People have various opinions about plastic shopping bags, for example. In Japan, about 30.5 billion plastic bags are consumed annually, equivalent to 558,000 kiloliter of crude oil (calculation by Japan Polyolefin Film Industry Trade Association). To reduce the use of plastic bags, the Ito-Yokado asks customers to bring their own shopping bags and offers incentive stamp cards for those that do. Customers will get one stamp every time he or she refuses to receive plastic bags. A card filled with 20 stamps can be used as a shopping certificate worth 100 yen (about U.S.$1). Despite this, only 6.3 percent of customers at the food department bring their own shopping bags.

Consumer organizations that are proactive in their approaches to curb global warming request that Ito-Yokado do more to reduce the use of plastic bags, even if it has to charge fees to customers. On the other hand, many people are opposed to the idea of asking the consumers to pay for a service that until now has been free, because they think the plastic bags are necessary to carry different types of merchandise, for instance hot and cold products, hard and soft products, or products that may leak. Meanwhile, some customers would prefer to use plastic bags for the sake of convenience, even if they have to pay a small fee.

Apart from that, the company is also dealing with how to reduce the use of plastic food trays and containers. Because of Japan's aging society and dwindling birthrates, an increasing number of people live alone or have small families. As a result, single-unit sales and small package sizes have become popular. The company has reduced the weight per container as far as possible, but to meet the needs of customers it cannot avoid increasing the numbers of small containers sold.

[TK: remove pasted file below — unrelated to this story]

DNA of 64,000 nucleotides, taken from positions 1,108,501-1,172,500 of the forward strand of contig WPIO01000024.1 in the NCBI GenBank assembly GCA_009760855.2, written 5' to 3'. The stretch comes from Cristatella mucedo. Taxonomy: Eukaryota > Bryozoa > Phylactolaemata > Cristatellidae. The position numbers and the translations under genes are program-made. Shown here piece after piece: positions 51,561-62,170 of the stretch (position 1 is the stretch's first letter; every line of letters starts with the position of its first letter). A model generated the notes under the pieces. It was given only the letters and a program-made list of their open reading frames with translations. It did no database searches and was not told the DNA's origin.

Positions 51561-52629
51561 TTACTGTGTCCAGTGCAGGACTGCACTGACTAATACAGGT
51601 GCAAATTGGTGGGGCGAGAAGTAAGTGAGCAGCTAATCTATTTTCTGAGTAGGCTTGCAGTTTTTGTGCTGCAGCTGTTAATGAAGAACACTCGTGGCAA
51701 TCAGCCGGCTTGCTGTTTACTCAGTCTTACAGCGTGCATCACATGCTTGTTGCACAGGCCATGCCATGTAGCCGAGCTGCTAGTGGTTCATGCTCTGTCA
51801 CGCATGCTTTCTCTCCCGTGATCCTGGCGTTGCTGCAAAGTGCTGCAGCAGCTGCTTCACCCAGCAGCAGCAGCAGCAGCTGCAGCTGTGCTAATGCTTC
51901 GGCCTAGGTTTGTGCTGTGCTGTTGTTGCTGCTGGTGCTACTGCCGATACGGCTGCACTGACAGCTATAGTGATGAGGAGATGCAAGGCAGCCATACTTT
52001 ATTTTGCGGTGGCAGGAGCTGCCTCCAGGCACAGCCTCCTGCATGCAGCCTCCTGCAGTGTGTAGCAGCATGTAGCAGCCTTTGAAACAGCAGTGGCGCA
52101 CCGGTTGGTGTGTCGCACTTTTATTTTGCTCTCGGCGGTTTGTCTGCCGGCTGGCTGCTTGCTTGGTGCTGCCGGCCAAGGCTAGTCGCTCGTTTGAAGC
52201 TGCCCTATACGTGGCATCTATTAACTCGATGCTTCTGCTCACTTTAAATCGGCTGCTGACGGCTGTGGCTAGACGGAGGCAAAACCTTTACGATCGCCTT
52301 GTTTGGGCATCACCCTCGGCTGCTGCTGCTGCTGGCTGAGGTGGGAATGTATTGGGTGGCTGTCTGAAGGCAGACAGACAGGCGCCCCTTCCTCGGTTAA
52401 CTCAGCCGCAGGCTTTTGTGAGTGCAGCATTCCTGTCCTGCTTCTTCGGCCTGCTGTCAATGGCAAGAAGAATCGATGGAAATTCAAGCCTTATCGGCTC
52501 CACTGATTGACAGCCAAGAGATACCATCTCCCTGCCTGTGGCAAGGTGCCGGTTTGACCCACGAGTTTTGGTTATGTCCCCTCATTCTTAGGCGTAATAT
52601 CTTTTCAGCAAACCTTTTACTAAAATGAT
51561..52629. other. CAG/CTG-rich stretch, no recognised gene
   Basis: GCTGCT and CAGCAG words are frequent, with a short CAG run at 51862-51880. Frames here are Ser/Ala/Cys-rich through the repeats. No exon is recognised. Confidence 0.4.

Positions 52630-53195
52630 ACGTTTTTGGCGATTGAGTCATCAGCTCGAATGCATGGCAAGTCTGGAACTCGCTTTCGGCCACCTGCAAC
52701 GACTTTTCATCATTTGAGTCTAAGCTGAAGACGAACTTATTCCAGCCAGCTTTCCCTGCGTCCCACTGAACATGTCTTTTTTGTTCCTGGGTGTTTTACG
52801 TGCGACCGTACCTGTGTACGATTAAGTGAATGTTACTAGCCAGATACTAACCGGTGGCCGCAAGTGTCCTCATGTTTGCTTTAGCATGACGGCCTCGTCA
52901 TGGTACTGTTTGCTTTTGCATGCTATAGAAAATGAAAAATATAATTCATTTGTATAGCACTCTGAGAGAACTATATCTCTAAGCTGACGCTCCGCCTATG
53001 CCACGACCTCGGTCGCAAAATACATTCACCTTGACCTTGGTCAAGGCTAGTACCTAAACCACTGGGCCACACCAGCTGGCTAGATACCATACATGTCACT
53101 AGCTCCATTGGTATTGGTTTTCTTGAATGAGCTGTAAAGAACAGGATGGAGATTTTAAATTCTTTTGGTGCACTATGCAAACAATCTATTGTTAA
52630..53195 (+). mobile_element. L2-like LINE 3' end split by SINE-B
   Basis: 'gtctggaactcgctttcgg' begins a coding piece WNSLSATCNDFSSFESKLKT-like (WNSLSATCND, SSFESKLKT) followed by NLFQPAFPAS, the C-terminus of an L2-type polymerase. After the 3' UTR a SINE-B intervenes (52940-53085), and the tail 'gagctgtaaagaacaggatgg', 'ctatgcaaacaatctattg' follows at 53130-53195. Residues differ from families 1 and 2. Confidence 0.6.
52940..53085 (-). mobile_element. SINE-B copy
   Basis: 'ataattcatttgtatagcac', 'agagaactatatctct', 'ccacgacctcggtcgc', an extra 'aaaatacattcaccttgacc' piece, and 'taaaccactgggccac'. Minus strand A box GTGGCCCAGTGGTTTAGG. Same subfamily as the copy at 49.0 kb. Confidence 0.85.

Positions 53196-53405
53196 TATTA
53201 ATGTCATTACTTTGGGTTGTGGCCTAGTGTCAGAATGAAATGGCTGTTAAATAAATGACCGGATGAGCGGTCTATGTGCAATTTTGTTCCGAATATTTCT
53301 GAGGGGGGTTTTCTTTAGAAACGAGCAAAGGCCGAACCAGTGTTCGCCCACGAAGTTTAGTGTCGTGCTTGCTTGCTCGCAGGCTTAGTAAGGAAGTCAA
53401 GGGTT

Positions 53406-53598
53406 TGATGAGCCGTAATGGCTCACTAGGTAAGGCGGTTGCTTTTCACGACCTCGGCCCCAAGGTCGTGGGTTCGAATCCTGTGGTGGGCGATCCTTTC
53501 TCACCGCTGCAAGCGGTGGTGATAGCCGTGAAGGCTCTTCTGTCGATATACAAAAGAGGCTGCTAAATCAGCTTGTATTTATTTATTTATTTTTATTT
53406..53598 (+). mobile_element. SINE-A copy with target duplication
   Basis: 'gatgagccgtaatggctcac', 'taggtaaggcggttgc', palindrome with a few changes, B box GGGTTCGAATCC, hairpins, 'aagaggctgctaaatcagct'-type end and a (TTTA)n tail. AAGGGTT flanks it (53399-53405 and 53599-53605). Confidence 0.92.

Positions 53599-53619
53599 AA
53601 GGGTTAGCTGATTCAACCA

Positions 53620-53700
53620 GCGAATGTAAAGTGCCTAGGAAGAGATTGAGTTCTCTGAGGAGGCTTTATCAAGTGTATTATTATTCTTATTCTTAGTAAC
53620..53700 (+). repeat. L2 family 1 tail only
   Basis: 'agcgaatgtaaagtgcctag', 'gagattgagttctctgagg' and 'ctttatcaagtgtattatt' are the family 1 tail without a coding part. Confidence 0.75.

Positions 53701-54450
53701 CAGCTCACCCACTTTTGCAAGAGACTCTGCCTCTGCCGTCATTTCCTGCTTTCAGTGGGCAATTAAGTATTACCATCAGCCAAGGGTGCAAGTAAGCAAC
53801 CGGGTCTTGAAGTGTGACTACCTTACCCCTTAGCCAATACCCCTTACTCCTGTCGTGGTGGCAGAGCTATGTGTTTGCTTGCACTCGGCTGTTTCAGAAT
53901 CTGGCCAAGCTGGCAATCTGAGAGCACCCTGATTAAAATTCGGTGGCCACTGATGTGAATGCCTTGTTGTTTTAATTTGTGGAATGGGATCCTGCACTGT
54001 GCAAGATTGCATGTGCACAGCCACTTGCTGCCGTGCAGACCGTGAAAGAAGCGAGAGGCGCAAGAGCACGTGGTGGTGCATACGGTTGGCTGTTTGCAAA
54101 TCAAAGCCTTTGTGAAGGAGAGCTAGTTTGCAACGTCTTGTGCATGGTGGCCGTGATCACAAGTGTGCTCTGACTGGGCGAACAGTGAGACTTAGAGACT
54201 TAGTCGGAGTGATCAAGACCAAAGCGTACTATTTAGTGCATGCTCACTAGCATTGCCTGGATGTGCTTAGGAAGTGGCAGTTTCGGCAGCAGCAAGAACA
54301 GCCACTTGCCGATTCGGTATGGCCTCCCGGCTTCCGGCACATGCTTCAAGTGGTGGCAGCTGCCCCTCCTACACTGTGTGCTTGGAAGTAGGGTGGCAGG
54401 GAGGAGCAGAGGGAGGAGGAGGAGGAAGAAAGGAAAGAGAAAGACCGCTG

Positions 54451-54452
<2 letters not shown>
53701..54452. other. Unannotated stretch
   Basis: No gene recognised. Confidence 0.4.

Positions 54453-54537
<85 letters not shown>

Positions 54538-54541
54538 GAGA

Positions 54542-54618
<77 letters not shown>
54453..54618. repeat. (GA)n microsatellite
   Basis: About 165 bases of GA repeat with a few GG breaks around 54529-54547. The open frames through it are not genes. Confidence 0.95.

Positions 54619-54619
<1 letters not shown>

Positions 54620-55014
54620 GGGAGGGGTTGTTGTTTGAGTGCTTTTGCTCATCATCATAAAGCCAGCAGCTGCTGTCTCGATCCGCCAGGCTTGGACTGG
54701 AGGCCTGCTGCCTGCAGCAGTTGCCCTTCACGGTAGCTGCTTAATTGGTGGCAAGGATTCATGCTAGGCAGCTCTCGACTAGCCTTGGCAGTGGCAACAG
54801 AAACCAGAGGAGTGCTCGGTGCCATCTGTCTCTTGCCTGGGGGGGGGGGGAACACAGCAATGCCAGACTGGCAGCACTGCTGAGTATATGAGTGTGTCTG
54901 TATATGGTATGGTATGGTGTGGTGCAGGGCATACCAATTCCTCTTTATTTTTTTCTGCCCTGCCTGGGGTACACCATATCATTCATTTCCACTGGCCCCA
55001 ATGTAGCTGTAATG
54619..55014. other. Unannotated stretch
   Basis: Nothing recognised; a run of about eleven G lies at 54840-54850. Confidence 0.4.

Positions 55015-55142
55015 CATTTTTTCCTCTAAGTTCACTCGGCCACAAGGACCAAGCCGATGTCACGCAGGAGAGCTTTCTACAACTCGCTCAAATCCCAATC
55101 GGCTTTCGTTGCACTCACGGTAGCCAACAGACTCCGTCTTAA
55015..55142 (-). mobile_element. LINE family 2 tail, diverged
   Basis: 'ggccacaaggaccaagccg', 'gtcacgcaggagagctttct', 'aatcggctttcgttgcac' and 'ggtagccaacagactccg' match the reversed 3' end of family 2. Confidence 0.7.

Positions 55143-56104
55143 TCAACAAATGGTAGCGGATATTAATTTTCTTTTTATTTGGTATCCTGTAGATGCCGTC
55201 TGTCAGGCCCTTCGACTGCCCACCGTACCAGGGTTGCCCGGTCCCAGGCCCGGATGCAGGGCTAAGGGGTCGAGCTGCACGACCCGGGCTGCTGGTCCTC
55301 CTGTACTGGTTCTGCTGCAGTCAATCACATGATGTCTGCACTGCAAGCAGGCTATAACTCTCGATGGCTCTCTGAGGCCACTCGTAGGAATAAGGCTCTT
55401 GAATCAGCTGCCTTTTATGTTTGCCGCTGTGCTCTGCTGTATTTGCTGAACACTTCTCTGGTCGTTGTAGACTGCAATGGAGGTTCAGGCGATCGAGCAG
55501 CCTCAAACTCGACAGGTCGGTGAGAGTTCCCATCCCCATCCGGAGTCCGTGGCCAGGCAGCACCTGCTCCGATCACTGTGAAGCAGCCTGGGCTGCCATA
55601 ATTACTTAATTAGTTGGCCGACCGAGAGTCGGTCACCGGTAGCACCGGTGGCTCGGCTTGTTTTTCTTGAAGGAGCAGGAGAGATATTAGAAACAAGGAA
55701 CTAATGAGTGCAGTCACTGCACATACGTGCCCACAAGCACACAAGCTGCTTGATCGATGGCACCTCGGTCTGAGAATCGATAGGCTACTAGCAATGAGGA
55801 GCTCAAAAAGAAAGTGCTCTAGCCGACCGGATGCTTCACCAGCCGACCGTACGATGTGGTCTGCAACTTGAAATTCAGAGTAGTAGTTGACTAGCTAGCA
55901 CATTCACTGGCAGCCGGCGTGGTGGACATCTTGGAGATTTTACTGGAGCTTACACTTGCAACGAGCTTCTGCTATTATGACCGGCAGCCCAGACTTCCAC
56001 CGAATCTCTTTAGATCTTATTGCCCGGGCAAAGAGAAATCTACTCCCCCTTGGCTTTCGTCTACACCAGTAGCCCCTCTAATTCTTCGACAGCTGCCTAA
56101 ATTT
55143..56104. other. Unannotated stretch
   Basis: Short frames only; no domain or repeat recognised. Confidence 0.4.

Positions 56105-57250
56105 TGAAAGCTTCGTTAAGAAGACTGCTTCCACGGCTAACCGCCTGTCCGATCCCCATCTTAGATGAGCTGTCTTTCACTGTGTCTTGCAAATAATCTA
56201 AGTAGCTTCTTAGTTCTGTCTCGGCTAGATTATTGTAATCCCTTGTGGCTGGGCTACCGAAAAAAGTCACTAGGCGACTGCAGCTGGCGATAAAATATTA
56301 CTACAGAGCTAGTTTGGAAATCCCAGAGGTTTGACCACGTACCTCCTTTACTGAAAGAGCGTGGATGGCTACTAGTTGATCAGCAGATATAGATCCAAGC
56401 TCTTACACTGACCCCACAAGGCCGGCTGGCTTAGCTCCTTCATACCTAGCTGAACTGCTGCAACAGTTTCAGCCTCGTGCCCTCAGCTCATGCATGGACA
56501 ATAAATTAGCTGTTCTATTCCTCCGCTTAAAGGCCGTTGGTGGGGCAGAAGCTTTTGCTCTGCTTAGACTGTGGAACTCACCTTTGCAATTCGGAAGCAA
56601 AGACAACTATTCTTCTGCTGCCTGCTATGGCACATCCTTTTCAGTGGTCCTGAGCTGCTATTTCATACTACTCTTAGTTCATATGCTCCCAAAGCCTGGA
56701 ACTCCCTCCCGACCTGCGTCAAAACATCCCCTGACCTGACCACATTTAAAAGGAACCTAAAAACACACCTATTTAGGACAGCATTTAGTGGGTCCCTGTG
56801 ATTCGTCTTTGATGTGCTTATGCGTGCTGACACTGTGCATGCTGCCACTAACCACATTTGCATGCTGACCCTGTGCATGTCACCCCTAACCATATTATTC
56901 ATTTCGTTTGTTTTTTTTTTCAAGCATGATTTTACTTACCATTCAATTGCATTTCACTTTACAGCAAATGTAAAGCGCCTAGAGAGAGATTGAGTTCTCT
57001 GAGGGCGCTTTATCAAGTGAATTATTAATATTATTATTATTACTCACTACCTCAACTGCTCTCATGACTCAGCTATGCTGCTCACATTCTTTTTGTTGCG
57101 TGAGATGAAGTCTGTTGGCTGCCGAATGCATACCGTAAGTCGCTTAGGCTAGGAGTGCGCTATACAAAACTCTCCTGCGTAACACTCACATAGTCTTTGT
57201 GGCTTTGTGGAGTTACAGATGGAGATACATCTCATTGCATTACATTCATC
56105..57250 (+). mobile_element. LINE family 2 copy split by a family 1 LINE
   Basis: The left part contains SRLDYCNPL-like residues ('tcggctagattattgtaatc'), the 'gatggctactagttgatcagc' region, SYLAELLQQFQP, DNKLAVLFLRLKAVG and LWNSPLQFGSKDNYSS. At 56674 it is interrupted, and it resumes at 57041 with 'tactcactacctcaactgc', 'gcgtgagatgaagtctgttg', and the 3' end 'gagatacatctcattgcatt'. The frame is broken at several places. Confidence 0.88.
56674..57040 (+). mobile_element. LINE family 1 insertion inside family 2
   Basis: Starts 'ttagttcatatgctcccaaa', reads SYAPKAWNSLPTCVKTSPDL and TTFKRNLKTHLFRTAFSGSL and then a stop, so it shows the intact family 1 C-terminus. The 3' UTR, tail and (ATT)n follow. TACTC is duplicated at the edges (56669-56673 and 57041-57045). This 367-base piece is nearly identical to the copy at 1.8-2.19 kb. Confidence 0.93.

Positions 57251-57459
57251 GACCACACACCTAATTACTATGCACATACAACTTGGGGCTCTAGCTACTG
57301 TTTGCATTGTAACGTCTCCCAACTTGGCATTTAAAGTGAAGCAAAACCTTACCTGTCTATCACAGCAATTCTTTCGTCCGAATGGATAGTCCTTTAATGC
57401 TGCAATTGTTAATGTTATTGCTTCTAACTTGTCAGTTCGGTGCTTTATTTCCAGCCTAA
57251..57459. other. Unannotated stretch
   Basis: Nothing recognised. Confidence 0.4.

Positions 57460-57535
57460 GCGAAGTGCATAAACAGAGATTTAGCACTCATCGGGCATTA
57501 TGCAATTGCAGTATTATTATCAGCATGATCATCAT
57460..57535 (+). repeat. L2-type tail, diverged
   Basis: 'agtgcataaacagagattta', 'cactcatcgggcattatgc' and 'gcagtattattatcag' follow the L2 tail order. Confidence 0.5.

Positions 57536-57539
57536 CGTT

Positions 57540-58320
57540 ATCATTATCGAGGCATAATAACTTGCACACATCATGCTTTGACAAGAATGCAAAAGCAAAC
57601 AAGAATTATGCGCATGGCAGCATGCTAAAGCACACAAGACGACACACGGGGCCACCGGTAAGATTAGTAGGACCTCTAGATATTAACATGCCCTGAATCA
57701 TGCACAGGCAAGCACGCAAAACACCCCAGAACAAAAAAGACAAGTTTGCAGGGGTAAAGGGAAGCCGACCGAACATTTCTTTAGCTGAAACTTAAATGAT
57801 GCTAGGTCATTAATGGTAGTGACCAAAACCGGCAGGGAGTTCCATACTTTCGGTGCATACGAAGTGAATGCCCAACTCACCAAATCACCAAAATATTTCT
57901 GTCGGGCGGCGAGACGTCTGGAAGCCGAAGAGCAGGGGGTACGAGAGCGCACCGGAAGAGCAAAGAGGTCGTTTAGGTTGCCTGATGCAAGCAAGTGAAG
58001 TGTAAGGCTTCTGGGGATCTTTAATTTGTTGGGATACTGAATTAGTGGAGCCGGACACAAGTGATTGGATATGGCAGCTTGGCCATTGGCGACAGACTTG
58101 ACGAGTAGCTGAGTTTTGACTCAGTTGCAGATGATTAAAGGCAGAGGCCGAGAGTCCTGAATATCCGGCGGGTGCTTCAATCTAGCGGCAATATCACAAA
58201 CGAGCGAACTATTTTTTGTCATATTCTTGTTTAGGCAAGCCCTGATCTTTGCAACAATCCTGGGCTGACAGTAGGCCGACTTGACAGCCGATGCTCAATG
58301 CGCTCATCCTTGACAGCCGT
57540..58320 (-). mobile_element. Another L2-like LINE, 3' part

The company believes that the key to resolving such dilemmas is, first and foremost, dialogue with the stakeholders. The company reviews its operation daily on the basis of dialogue with stakeholders. Their approach to solving the issue of plastic bags and containers is to listen to what the stakeholders have to say, but at the same time keeping up the level of their services and exploring and trying out ways that have less impact on the environment but are beneficial to the company.